The Little Stamp Books and the Reply Stamp

It is known that, with the object of facilitating the sale of its postal values and permitting the public to always carry about a certain number of postage stamps in good condition, the United States of America, about 1897, issued little books containing twelve 2-cent stamps, in two horizontal rows of six; these little books were sold at 25 cents. A short time afterwards, books containing 24 and 48 stamps were put on sale at the price of 49 cents and 98 cents respectively.

The importance which the sale of these books attained in a short time attracted the attention of other countries, which were not long in adopting the innovation, and which is in operation today in most of the offices of the Universal Postal Union. Thus, in the Netherlands there exist books containing 24 stamps of 1, 3, 5 and 12-1/2 cents. At the Hague, the Post Office has placed on sale books each containing six stamps of each of the values indicated, and sheets of tissue paper placed behind each sheet of stamps prevent them from sticking one to the other.

In Hungary, books have been in use since 1901; each book contains four little sheets of six stamps of the values of 5, 10, 25 and 35 fillers, gummed and perforated, and the sale is made with an additional charge of 2 fillers (2 centimes) per book.

In 1902, on the occasion of the introduction of the penny postage into the interior relations of New Zealand, the Administration issued little books of 12 and of 30 of the new 1-penny stamp bearing the inscription “Universal Postage.” Over and above the value of the books, which bore on the cover in addition to the postal rates various bits of information useful to the public, there was charged 1⁄2 penny for the cost of binding and printing.

The Egyptian postal administration in 1903 issued books of 3 and 5 millieme stamps. Each book contained 24 stamps in four sheets of six stamps each, separated one from the other by strips of wax paper. In addition to the value of the stamps, there is also charged a rate of 1 millieme per book, to cover its cost.

There exist also books of 1⁄2, 1 penny and 2 pence in the Post Offices of Victoria; of 1⁄2 and 1 anna in the British Indies. Finally, Switzerland issued, in July 1904, without charging anything for the manufacture, books of twenty-four stamps of 5 and 10 centimes.

We may add that Canada alone so far has issued books containing several values of stamps, and that, in 1902, a special printing was made in England for the manufacture of the books of twenty-four 1-penny stamps divided into four pages separated by sheets of vegetable paper. The plate which served for the impression of the stamps was formed of four groups of sixty stamps, each having a margin right and left. On the six columns of each group half of the stamps were tête-bêche with regard to the three others, so that on a complete plate of 180 stamps 90 had the watermark reversed.

The postage stamps contained in these various little books offer to collectors a real mine of varieties still little known and which will soon be much sought after. These varieties arise especially from the mode of manufacture, which has required, in most countries, the creation of new printing plates; and result has been special printings, which have produced notably the varieties which may be classed in three categories: First, stamps with margins and without perforation on one or more than one side; second, tête-bêche stamps; third, stamps with inverted watermark. The stamps of these last two categories have been noticed principally in the books of 1-penny stamps issued as a trial in England in 1902.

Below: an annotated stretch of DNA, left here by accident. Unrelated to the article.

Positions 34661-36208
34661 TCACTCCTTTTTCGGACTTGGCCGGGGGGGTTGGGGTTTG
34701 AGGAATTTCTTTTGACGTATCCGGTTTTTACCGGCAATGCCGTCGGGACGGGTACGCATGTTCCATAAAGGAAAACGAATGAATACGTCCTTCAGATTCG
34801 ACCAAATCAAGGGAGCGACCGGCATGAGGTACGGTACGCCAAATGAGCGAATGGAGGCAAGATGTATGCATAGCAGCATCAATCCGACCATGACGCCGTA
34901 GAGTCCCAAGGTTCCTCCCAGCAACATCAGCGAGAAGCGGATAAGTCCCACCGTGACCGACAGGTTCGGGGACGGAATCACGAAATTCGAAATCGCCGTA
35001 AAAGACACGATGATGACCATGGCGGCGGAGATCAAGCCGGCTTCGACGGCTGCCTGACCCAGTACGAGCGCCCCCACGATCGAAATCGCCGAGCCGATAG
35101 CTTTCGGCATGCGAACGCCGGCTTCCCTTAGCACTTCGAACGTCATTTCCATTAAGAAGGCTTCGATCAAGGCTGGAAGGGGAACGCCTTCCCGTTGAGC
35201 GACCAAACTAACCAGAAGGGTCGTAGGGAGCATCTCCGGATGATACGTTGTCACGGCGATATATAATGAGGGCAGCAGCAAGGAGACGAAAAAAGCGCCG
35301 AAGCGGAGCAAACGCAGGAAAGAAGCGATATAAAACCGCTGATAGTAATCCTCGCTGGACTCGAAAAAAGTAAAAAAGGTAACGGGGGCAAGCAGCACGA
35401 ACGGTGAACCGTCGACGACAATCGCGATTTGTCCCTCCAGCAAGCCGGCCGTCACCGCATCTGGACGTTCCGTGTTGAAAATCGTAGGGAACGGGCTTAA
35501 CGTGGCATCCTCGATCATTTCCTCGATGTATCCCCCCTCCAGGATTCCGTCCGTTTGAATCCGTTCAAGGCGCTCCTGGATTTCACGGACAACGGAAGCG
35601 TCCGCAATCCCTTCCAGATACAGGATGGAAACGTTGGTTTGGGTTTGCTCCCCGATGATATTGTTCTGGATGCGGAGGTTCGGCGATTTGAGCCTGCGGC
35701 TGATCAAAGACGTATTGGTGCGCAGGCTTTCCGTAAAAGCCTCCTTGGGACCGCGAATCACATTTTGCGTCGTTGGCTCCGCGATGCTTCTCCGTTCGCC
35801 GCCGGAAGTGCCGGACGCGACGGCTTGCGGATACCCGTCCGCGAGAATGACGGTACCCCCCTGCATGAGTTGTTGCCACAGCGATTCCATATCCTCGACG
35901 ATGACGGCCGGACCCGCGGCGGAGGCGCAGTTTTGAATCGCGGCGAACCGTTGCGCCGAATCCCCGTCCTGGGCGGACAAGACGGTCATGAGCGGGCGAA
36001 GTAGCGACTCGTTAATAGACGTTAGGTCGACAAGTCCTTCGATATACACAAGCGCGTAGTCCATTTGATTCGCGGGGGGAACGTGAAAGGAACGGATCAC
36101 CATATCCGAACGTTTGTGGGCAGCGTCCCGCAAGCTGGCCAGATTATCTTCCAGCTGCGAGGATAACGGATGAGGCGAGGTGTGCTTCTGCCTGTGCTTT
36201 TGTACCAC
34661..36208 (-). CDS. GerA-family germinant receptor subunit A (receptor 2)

Besides the advantages which the public, and collectors in particular, have found in the use of these little books for prepayment of postage, there is another of great importance, which has not been thought of so far: that is the adoption by all the countries of the Universal Postal Union of the said books for the bringing into use of a universal postage stamp or of a double stamp with reply.

As has been already said, the creation of a universal postage stamp, which would be valid in all countries for the prepayment of correspondence, is a thing impossible on account of the question of exchange, of the diversity of the monetary systems, of the existence of rates for transit expenses, dangers of counterfeiting, important losses which the business in stamps might cause to certain countries, in short, a thousand and one other administrative details which it would take too long to enumerate, but which the postal administrations known sufficiently well to cause them to reject this scheme which they consider contrary to their interests. The use of these little stamp books, however, seems destined to furnish a solution of the problem. In effect, if each of the postal administrations of the Union which have adhered to the agreement for the exchange of postal orders were to put on sale books containing one and the same number of postage stamps at a price to be determined on the basis of the rate of conversion adopted in each country of the Union for postal money orders, the so-much-desired solution would be obtained, for all the objections raised hitherto against the creation of the universal postage stamp would disappear.